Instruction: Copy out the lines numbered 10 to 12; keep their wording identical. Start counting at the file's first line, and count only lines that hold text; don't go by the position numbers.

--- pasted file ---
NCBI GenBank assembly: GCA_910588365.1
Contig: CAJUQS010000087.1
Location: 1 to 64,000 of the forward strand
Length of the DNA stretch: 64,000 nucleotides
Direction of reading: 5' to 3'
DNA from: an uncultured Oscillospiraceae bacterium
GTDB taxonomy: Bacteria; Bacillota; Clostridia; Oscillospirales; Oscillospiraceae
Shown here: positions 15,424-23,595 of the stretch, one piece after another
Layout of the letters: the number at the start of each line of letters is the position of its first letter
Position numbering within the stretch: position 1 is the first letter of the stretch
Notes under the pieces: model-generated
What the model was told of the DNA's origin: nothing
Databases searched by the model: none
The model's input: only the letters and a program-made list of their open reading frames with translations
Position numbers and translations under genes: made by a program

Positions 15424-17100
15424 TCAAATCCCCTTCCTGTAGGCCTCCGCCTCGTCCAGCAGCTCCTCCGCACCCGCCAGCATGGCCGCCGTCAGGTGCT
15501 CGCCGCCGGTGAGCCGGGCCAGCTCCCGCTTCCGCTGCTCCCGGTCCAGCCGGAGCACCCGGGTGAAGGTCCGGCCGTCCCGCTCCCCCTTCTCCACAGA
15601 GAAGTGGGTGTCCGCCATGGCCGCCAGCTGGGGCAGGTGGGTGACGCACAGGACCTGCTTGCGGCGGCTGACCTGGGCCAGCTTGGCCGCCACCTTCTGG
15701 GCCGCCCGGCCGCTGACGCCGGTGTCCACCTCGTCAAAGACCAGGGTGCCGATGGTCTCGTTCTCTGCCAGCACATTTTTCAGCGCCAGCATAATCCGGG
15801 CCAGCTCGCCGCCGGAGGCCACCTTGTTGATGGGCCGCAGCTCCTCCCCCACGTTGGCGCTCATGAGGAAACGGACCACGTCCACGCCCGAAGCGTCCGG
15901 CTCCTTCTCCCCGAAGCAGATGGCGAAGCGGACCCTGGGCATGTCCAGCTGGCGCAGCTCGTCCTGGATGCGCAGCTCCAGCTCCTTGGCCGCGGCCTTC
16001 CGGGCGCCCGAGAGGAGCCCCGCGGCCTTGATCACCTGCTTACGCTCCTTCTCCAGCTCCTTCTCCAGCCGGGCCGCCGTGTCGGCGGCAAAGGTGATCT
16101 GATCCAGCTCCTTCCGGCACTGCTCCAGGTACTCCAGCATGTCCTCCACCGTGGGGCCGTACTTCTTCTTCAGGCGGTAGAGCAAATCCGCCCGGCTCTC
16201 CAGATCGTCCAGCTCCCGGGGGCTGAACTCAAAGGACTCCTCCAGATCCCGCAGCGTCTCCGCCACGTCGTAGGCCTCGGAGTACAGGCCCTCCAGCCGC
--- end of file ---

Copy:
Position numbering within the stretch: position 1 is the first letter of the stretch
Notes under the pieces: model-generated
What the model was told of the DNA's origin: nothing